Q&A: 'Jiro Dreams of Sushi' Director on Tribeca's First Sale
David Gelb, who directed and produced "Jiro," spoke with The Hollywood Reporter about selling the film, his next project, and his dining plans while in New York.
For 27-year-old filmmaker David Gelb, the Tribeca Film Festival will be a homecoming of sorts -- and a celebration. That's because it was announced Wednesday that Magnolia Pictures has acquired North American rights to his documentary Jiro Dreams of Sushi. The deal was the first sale of this year's festival. Gelb, a native New Yorker who now resides in Los Angeles, will get to show off his documentary to friends and family from home when it premieres Thursday in the festival's World Documentary Competition section.
The film traces the life and work of 85-year-old master sushi chef Jiro Ono, who presides over Sukiyabashi Jiro, the renowned Michelin-starred Tokyo sushi eatery. The well-reviewed film, which had its world premiere at the Berlin International Film Festival in February, had its international rights in territories including France, Israel and Singapore acquired last month.
Gelb, who directed and produced Jiro, spoke with The Hollywood Reporter about selling the film, his next project, and his dining plans while in New York.
The Hollywood Reporter: How does it feel to have the film's North American rights acquired just before its Tribeca premiere?
David Gelb: I'm just incredibly excited. It's a huge relief to have both our foreign and domestic sales locked down. It's always been my goal for the film to be in movie theaters and Magnolia has just given us a great opportunity to share it with moviegoers. Also, I hope the film will help proliferate good sushi throughout the United States.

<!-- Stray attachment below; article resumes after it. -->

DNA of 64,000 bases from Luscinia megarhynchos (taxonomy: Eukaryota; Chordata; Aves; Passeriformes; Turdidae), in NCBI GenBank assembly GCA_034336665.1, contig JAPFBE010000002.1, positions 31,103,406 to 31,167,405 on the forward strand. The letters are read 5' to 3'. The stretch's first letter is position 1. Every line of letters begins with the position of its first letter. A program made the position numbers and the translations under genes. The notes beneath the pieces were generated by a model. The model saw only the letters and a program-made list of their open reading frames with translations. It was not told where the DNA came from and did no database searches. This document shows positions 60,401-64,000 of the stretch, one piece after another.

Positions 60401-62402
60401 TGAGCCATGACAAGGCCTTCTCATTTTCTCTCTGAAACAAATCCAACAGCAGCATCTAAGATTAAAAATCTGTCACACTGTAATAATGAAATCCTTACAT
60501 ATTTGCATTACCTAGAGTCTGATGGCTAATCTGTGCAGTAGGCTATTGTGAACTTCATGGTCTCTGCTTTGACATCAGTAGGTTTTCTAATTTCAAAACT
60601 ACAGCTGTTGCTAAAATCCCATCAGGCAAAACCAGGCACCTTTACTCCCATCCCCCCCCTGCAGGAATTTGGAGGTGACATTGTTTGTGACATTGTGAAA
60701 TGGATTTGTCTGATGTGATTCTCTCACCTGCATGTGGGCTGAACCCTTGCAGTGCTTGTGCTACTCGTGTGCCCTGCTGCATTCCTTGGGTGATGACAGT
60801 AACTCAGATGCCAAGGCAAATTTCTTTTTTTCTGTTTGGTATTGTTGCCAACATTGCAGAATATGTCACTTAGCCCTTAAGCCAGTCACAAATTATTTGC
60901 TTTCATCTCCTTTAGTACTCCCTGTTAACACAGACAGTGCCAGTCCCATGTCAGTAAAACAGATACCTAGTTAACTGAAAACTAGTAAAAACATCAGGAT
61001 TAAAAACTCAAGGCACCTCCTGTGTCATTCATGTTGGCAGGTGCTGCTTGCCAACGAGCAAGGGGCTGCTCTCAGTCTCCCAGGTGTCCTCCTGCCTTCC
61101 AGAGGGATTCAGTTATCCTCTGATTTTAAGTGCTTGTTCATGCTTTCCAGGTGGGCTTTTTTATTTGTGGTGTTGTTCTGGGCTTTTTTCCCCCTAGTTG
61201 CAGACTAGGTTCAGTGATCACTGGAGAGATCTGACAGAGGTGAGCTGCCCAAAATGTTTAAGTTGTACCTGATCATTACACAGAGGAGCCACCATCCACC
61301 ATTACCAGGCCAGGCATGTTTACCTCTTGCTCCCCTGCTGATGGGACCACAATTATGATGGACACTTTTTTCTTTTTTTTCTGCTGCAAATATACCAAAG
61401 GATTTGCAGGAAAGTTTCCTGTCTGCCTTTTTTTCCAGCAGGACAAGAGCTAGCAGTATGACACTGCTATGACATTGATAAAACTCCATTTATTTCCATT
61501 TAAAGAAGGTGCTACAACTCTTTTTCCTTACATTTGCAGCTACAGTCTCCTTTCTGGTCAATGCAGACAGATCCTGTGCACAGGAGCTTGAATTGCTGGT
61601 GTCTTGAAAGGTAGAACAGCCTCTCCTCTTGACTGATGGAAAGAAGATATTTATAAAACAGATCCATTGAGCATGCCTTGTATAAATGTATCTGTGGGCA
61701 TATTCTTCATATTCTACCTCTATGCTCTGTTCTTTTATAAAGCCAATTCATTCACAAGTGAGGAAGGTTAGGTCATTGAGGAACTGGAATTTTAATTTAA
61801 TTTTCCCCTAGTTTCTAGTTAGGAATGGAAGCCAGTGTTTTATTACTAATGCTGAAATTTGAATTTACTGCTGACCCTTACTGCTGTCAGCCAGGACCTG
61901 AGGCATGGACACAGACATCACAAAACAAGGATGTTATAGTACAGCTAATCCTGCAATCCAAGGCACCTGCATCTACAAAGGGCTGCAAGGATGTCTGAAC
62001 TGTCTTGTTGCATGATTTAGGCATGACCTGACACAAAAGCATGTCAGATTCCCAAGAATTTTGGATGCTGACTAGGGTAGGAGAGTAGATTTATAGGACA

THR: I understand Jiro will be competing against a film by one of your friends.
Gelb: I do have some friends who have movies here. My friend, Alma Har'el, has another movie in the World Documentary Competition called Bombay Beach. I used to work with her a while ago so it's very cool to have somebody you known in the same category.
THR: Tell me about your previous experience at Tribeca.
Gelb: In 2006 I had a short film that I co-directed with my good friend, Max Winkler, called King of Cental Park -- It was in the New York shorts program. So it's great to be coming back. Max's feature film [the recently released Ceremony] is with Magnolia, so it's kind of cool that Magnolia likes us.
THR: As a New Yorker, does the festival have special resonance for you?
Gelb: What's so great about it is my entire family will be able to come and see what I am working on. I felt very removed from my friends and family, which is entirely in New York, because I've been in L.A. for eight years now. It feels like a homecoming to me.
THR: As a sushi connoisseur, while you are in New York do you have any special dining plans?
Gelb: I will be hitting up Sushi Yasuda, which is my favorite sushi restaurant in New York. I am also going to get to try a new sushi restaurant, Niko. The chef there, Hiro Sawatari, used to be at Yasuda.
THR: Can you share what your next film will be?
Gelb: I have a few different ideas, but nothing I am committed to. I am looking at doing something scripted.